A guy like Ryan Nassib wasn't just drafted to be used as trade bait in 3 years, even if that's what eventually happens (which I think it will). It also serves the purpose of helping to transition away from an established star who may or may not want to renegotiate his deal, or becomes too full of himself with respect to what he think he's worth--not that Eli Manning is those things. In fact, he's the antithesis of such a player (see Brett Favre for the polar opposite of Eli).
Jason touched upon this issue at the end of his overthecap.com podcast today, so I figured I'd use it as a talking point/writing prompt here. Check out what Jason had to say regarding this specific point near the end of his podcast this week. Check out the link HERE at the 50:48 mark
Young Quarterbacks drafted onto teams with established QBs like Eli serve three purposes:
1 - leverage to pressure the established starter into taking less money if the team and the established QB attempt to renegotiate the terms of his contract via an extension, so the veteran QB doesn't have all the negotiating power.
2 - leverage to give you the option to move on from the established star starting QB (e.g., Aaron Rodgers in Green Bay with Brett Favre).
3 -It helps to lower a team's overall cap number, which allows for more spending at other positions, a la the 49ers and Colts now; it's no coincidence that most recent Super Bowl Championship teams didn't have QBs who were making a ton of money yet.
You can't get caught with your pants down in the NFL. Look what happened to the Colts in 2011. They were lucky enough to have not one but two franchise QBs to fall back on as a consolation prize for such a miserable year (Andrew Luck and RG3), after big brother Peyton's neck caused him to miss the season. Not every team that stinks it up is lucky enough to land a guy like Luck, or like Tim Duncan for the Spurs, to make a cross-sports analogy, when San Antonio stunk and subsequently tanked the 1996-1997 season.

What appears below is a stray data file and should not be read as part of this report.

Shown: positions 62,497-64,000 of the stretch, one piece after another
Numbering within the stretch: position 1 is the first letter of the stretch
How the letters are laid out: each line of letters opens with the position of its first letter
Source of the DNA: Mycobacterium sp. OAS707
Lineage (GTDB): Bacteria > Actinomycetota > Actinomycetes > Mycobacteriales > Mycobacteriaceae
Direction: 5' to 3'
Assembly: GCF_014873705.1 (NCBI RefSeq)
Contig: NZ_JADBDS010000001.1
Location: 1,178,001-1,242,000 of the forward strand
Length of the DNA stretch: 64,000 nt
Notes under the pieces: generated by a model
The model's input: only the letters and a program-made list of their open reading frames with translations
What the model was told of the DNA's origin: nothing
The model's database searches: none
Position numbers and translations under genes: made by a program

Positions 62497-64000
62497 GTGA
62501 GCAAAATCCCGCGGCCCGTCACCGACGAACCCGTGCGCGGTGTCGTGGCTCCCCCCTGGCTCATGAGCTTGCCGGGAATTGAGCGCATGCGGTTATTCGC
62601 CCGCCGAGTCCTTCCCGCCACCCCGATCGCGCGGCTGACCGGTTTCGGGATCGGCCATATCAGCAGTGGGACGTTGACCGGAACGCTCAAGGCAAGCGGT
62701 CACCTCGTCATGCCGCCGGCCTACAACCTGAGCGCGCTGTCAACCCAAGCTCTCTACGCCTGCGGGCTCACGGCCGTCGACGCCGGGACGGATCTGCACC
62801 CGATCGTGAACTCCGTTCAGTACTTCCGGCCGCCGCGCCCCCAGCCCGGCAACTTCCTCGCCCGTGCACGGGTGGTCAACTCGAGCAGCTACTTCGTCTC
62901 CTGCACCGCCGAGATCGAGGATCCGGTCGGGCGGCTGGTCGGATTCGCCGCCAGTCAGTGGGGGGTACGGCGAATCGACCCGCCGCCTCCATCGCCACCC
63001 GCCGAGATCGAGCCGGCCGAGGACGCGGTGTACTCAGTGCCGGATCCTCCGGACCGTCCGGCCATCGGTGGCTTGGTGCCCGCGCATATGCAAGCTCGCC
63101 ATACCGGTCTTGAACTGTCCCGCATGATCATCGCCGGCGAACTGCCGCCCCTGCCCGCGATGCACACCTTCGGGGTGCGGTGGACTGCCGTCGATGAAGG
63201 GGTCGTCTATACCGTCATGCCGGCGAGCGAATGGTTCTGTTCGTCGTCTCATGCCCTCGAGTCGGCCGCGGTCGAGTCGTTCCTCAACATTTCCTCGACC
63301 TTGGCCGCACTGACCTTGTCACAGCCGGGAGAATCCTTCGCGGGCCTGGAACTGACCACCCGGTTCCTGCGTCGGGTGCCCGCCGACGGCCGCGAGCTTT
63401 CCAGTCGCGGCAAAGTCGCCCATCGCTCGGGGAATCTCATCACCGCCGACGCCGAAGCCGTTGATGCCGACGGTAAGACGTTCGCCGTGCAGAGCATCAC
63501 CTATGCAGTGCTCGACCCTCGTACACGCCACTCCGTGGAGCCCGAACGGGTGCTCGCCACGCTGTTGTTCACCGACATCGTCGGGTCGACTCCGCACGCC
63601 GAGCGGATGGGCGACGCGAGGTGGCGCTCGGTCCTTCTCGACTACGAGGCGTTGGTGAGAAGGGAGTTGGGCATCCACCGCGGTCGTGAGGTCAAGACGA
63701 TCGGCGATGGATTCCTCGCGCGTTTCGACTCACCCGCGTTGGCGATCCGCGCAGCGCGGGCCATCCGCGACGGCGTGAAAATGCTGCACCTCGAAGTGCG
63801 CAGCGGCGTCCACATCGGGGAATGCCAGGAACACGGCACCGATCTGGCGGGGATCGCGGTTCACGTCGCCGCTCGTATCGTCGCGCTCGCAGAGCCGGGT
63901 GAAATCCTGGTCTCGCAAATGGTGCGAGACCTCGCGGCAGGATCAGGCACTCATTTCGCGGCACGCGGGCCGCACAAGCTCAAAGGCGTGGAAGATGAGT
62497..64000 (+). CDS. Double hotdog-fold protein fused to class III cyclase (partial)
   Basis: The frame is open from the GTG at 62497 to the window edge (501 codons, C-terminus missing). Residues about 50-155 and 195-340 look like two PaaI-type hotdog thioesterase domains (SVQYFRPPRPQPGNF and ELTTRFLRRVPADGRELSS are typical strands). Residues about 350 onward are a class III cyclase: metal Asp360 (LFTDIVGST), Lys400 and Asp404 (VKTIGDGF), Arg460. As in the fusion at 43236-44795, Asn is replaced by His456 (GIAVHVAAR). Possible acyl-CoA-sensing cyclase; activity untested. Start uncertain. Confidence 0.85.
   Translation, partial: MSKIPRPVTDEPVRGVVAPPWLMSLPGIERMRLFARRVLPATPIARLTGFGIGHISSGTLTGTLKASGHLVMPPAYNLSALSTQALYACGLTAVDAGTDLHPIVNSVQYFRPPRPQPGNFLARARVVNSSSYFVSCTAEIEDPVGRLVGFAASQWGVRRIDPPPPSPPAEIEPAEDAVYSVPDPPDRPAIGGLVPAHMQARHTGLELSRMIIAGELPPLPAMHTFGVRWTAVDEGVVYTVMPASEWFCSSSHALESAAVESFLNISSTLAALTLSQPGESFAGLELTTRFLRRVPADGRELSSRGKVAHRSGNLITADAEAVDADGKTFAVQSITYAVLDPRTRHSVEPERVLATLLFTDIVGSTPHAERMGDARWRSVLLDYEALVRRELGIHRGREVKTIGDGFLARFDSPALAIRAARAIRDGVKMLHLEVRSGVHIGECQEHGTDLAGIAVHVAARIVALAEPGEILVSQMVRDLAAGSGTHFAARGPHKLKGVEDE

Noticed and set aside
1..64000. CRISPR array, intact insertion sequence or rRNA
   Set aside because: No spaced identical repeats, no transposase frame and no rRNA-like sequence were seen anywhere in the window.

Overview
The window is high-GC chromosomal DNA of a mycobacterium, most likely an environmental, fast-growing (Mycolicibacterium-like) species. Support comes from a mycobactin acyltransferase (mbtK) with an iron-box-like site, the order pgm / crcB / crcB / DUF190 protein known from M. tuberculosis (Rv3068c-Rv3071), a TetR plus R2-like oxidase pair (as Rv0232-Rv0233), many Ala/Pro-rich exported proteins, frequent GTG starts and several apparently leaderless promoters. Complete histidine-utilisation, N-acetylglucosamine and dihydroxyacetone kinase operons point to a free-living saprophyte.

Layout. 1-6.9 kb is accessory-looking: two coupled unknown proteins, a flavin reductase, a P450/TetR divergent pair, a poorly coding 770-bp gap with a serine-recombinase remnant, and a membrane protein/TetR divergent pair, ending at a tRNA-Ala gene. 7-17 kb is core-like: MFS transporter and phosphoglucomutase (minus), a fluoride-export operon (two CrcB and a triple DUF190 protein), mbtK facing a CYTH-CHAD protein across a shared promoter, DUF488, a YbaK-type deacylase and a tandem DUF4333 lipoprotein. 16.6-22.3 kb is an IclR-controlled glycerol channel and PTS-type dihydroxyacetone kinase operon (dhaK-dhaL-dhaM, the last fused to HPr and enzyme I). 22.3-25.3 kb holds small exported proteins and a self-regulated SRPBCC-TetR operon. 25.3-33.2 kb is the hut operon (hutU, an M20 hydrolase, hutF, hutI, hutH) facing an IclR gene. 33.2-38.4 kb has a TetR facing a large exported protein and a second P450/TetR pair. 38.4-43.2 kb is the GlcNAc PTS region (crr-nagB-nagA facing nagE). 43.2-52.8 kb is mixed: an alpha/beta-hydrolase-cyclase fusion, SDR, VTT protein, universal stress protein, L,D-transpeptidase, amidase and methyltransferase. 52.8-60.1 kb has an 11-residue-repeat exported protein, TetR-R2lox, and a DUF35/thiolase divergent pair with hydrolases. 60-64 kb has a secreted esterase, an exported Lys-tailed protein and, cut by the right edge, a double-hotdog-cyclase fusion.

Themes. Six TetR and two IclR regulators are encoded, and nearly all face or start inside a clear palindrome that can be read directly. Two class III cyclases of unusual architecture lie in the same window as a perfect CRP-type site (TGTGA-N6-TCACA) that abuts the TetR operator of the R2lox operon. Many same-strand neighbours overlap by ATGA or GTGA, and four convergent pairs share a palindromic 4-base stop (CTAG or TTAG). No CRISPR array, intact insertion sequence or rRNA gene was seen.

On the flip side, you have the Packers who did the prudent thing, and drafted a QB who fell into their laps, in 2005, when they took Aaron Rodgers with the 24th overall pick. Favre, who was 35 and at the end of his prime at the time of the drafting of Rodgers, was a guy who was still playing well, but the value was too good for Green Bay to pass up.
Smart organizations take young Quarterbacks they have a conviction on, especially when their starters are in their 30s. Even Bill Walsh got Steve Young to compete with Joe Montana when Montana was still the best QB in the NFL--the same Joe "God" who many people think is the best QB in the history of the NFL (an opinion I happen to share by the way).
Eli is 32 now, and is in the "wheelhouse" of his prime, to quote Jerry Reese, so the drafting of Nassib isn't quite like the Rodgers/Favre situation; however, it is still very prudent. Eli hasn't missed a game in his career since he started his first game in 2004 (hopefully it stays that way). There is no guarantee that that streak will continue indefinitely. Starters who are entrenched are always a play away from losing that distinction. Look at what the Mo Lewis hit on Drew Bledsoe did for the career of Tom Brady, and the Patriots franchise.
You never know what's around the corner, so it makes perfect sense for the Giants to have done what they did when they woke up on day 3 of the draft, and still saw Ryan Nassib on the board within striking distance for them to obtain. All it cost them was their 6th round pick, a decision I'd wager that they would make 100 times out of 100 if given the chance to do over again considering the circumstances.
P.S. Take a gander over at BigBlueInteractive.com where this issue, and other cap related things are being discussed today.